Kyl: Pakistan needs 'tough diplomacy'

Sen. Jon Kyl (R-Ariz.) said Sunday the U.S. should make it clear to Pakistan that financial support is dependent on their continued cooperation one day after tensions flared over a NATO strike in the country.

"There's a lot of diplomacy that has to occur and it has to be tough diplomacy in the sense that they need to understand that our support for them financially is dependent on their cooperation with us," said Kyl on Fox News Sunday.

But he cautioned that the diplomatic crisis was "not the kind of situation where you just cut off all assistance because we do need them in the region." "It's very important to maintain a relationship for the long haul," added Kyl.


On Saturday, a NATO air strike in northwest Pakistan resulted in the deaths of at least 24 Pakistani troops.  Islamabad blasted the attack, calling it "unprovoked" and "irresponsible," according to news reports and retaliated by shutting off supply routes for troops in Afghanistan and by asking the U.S. to abandon an air base used for armed drone attacks.

In a statement, Defense Secretary Leon Panetta and Secretary of State Hillary ClintonHillary Diane Rodham ClintonTrump complains of 'fake polls' after surveys show him trailing multiple Democratic candidates Hillary Clinton responds to Trump tweets telling Dem lawmakers to 'go back' to their countries The Young Turks' Cenk Uygur: Here's how to choose a president MORE expressed their “deepest condolences for the loss of life.” Both secretaries reached out to their Pakistani counterparts as the U.S. worked to defuse tensions.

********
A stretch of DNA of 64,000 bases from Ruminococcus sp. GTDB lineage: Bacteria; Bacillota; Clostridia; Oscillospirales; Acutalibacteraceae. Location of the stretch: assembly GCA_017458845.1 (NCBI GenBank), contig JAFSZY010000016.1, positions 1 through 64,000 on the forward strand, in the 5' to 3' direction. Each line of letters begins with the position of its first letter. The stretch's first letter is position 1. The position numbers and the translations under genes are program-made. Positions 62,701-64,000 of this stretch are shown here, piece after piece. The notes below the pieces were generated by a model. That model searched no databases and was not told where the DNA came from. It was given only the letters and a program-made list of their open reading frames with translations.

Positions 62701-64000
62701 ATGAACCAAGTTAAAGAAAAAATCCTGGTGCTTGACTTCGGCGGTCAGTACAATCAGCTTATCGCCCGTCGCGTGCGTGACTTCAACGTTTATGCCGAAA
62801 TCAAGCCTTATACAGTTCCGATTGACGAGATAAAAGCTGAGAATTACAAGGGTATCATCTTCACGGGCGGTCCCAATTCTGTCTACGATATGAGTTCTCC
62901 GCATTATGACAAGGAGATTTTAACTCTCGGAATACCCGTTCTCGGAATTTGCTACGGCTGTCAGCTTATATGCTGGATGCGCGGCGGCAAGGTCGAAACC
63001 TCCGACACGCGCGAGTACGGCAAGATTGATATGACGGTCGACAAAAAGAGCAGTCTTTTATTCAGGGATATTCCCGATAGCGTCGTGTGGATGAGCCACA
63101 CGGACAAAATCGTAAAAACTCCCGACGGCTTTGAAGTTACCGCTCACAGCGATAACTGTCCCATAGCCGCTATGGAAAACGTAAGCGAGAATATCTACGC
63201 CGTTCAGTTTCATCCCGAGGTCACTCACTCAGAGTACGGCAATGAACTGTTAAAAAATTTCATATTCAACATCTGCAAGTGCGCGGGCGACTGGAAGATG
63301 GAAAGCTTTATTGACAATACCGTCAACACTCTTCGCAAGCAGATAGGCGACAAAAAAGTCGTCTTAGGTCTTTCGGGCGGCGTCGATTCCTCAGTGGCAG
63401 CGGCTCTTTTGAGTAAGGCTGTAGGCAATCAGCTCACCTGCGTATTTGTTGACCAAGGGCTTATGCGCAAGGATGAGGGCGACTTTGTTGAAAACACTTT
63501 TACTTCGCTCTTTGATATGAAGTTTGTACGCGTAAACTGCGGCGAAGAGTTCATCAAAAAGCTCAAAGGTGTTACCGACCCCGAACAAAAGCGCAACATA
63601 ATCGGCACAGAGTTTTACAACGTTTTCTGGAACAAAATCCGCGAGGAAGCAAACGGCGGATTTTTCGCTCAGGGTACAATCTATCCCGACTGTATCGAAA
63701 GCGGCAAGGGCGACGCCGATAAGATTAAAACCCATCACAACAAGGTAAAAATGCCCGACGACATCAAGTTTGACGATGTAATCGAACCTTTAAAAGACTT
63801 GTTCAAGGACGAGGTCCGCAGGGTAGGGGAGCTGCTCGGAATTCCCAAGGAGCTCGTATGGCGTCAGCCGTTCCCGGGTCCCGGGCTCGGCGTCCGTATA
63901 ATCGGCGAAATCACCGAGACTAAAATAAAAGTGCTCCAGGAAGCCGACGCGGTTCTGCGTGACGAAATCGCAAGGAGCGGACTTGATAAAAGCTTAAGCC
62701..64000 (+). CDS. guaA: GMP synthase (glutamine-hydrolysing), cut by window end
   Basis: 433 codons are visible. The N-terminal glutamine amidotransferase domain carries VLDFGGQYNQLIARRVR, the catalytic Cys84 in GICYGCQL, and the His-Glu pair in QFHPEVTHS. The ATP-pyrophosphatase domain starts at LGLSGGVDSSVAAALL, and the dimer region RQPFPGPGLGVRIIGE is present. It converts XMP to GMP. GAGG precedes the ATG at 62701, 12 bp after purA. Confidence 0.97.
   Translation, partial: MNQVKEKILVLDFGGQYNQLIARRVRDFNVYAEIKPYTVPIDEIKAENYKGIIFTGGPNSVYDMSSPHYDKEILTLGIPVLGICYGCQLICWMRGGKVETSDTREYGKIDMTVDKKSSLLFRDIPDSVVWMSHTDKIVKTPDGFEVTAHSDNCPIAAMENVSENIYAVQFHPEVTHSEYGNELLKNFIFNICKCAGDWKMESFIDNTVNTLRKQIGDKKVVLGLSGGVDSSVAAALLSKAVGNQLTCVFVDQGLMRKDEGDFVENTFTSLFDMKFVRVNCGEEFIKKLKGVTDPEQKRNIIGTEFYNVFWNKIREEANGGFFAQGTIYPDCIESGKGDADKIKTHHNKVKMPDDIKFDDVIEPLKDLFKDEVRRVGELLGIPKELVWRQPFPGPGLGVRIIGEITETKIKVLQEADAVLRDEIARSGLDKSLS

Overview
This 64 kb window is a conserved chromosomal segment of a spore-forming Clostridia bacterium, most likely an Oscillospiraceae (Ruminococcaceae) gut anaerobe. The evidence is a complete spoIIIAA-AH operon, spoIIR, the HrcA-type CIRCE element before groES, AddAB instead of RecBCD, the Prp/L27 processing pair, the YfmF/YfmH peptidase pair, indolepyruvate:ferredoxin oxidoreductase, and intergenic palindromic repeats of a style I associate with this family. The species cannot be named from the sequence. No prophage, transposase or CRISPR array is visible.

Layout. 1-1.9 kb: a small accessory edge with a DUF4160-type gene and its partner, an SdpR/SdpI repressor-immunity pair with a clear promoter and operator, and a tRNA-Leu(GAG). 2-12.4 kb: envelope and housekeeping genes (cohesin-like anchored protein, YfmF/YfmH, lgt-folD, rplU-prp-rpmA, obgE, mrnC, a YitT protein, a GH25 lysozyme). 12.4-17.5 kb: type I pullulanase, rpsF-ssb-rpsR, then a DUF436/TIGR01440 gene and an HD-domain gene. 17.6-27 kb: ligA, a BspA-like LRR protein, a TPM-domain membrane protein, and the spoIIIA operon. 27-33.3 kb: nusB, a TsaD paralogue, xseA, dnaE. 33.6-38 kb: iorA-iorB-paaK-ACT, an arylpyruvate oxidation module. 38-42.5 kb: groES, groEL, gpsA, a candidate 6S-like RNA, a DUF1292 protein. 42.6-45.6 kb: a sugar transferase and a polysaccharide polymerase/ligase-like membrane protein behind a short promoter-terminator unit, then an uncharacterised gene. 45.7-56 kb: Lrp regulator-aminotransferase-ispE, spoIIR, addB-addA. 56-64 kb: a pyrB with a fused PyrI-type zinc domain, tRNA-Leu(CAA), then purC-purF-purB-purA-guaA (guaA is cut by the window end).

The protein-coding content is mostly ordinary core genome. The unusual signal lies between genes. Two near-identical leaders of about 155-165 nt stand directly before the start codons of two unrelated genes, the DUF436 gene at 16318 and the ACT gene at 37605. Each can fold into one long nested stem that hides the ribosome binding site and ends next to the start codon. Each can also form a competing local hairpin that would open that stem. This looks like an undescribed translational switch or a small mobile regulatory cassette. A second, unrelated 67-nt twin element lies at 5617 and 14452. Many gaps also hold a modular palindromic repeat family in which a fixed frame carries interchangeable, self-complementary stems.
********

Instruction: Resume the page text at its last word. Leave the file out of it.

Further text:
Senate Majority Whip Dick DurbinRichard (Dick) Joseph DurbinProblem Solvers Caucus co-chair calls Trump comments about progressive congresswomen 'totally unacceptable' Trump's tweets unify a fractured Democratic Party Sunday shows - Immigration raids dominate MORE (D-Ill.) also on Fox said he was "saddened" by the loss of life. "Imagine how we would feel if it had been 24 American soldiers killed by Pakistani forces at this moment," he said.

Durbin said the incident reinforced his belief that American troops needed to be brought home from the region.

"Keep in mind that as difficult as it is to find our way through this diplomatic morass between the incompetence and maybe corruption in Afghanistan and the complicity in parts of Pakistan, our soldiers are caught right in the middle of this," Durbin said. "At a time when they're trying to bring peace to this region, I think it's an argument, from my point of view, of moving us toward the day when our American soldiers come home."

"We've got to leave it to the Afghan forces to meet the challenge and bring American forces home," he added.